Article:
Wednesday, April 13, 2011


Today in the branch lobby there was a mini-concert.  I didn't really see the little singer, but I assume that it was the child of one of our customers who was singing a sweet little song that children entertain us with because they love to be the center of attention for adults who care enough to listen.  The child apparently had a captive audience...because I heard the song and then the applause.  I'm actually quite shocked that I did...because I normally miss what goes on outside my office.  I'm usually on the phone, tuned into talk radio in the background, have earphones in, or am so focused on the computer screen that I know not what is going on in the world.  But I heard the fuss outside my door...and I smiled.

This past Sunday morning, a group in church sang a song and used their God-given talents to worship from their hearts and in doing so enhanced the worship experience of those of us in the sanctuary.  They finished...and we all applauded.  I mean, our church encourages this.  I grew up in a church that was a little more formal, and it just wasn't done.  That may be different now, of course.  I mean, times change.  But twenty-five years ago when we first started attending our church,  I remember sitting there after a song was over and being stunned that the congregation just started clapping.  I was used to that awkward reverent silence that sometimes comes after a stirring performance when people aren't sure what to do.  Actually, I think that the spontaneous applause was one of the things about my church that made me know that I was in the right place.  Yes, I had to get over the hand-holding thing at the end, but they've since stopped that.

I like to applaud.  It makes me happy.  It is a way of telling people that I appreciate their gifts and that I wholeheartedly agree with what they've been singing.  That it is exciting to be in agreement with them.  That I have an outlet for my enthusiasm...even if it is just slapping my two hands together in a manner that society agrees is socially acceptable for indicating pleasure.  Well, at least in the society that I live in it is.  I'm Southern.  We applaud.  When I was in college at Troy, we'd burst into applause if someone dropped their tray in the dining hall.  Whistles were added if something actually broke.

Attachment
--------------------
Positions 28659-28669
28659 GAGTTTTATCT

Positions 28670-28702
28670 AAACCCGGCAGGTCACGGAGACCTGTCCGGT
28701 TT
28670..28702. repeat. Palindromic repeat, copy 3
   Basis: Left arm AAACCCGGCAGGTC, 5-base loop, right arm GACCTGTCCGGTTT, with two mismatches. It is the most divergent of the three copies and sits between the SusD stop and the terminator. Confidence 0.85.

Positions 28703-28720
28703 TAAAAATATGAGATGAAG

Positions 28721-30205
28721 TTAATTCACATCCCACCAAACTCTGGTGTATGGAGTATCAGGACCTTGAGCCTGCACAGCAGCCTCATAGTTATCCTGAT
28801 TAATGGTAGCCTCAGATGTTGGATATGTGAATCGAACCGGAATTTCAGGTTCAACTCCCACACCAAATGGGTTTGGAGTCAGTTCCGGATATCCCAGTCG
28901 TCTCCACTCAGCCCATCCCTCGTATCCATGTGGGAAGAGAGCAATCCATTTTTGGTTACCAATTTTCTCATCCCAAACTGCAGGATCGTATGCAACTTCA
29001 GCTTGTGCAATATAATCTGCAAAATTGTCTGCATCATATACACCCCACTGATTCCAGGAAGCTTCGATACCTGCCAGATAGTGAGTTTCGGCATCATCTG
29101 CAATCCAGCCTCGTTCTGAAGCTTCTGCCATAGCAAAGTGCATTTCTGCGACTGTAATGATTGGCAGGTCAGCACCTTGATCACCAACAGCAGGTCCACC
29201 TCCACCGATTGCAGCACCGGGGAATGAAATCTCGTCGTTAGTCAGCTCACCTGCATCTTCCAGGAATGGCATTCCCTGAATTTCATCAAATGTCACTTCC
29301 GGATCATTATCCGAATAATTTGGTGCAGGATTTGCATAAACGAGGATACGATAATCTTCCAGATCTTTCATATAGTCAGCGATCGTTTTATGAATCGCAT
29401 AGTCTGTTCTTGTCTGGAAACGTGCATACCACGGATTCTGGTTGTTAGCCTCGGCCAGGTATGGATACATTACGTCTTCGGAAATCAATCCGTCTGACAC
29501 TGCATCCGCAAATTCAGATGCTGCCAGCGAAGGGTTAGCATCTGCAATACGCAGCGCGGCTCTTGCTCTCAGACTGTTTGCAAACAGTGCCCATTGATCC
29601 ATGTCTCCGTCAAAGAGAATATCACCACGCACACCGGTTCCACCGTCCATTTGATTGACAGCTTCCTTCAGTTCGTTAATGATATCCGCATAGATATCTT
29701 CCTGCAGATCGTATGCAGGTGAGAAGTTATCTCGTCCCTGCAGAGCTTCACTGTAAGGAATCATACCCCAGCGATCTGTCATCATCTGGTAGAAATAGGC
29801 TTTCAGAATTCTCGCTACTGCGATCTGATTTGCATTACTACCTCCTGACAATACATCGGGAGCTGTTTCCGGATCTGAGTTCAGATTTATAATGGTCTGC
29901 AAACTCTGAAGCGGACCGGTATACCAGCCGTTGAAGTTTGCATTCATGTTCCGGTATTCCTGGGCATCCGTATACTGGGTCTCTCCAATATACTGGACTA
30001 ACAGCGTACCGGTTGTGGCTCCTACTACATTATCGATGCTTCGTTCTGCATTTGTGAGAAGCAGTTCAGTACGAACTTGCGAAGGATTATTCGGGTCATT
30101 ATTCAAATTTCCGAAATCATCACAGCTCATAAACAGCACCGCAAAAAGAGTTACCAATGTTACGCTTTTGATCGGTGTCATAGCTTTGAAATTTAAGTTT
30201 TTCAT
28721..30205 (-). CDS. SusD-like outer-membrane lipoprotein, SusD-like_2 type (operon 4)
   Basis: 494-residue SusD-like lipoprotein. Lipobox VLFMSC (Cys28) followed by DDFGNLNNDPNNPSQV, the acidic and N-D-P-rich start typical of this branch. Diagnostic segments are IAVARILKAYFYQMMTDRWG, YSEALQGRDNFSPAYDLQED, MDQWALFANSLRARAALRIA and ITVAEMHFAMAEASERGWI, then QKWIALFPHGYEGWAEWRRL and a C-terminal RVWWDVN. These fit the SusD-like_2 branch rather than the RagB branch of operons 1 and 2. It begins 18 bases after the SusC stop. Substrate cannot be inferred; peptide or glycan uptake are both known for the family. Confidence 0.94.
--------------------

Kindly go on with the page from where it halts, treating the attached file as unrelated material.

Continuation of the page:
I am a fairly expressive person.  I talk with my hands and I move when I talk.  Sometimes it takes everything I have in me to refrain from bouncing up and down with enthusiasm.  I may be 48, but if you tell me some good news, I may react like I'm eight. It's always a crapshoot.  I had to learn to contain this when I went to work in the adult world because if you jump up and down like a "Price Is Right" contestant, they'll think you are brainless.  Sad, but true.

That movement thing isn't limited to me just being happy.  I'm also one of those people who cannot listen to music without moving.  I mean, it is virtually impossible for me to not react to what I'm hearing.  I listen to a lot of rock music.  Loud rock music.  Screaming guitars.  Thundering drums.

Sometimes this makes life interesting. 

Especially if this "moving" business is happening when I'm not really thinking about it or where I might be at that point in time.  I shudder to think of what some people that pass my office might witness.  Or folks that pull up beside me at a stoplight.  Because, you see, I totally rock.  Physically...not always so much in the figurative sense.  And I'm fairly positive that what I think I'm doing and what I'm actually doing are about as different as night and day.

I don't usually play air guitar...I tend to be the drummer.  Not that I have ever picked up a pair of drumsticks and attempted to do actually do this...I just think I can in my own mind.  I've always been able to pick out the awesomeness of the drums in a song I like, and I hear that as much as I do the melody. Weird, yes?  I'd try it out on my son's "Rock Band" game...but he hogs the drumsticks...and all he lets me do is sing.  As long as the song doesn't require me to hit notes that only dogs can hear (sadly, I sing on key but have virtually no range)...I score high...and he likes that. 

My only attempt to play guitar was in high school when I had a Heart album and thought that I could figure out how to be the next member of their group (delusions of graudeur...ya think?) on my own.  Never mind learning about those pesky little things called "chords."  Too bad they were um...totally necessary.

But in all of my playing and daydreaming...I've never once heard applause.  I never expect to, either.  I just get all into the music because I enjoy it.  It doesn't seem enough to just be listening to it.  I have to get into it physically.  I have to keep the beat with my head, drum away or sing along.  Sitting still is totally not an option.  My feet move and my fingers tap.  This phenomenon occurs even with commercials.  I know!  Weird.

At our Wesleyan 25th Class of 1985 reunion, to entertain ourselves, we sang into hairbrushes and rocked out to songs that we had not heard in many moons.  I mean, we had classics like Rick James' "Superfreak" hit the charts while we were college freshmen.  We were "superfreaking...yow."  Frankly, in retrospect, I think that the Rick James video for this is super-freaky.  Like literally.

Okay, Lisa, Libbie and I were not rocking here...but we were AFTER this photo was taken, because actual rocking out photos are as they say "unavailable" by unanimous consent.  :)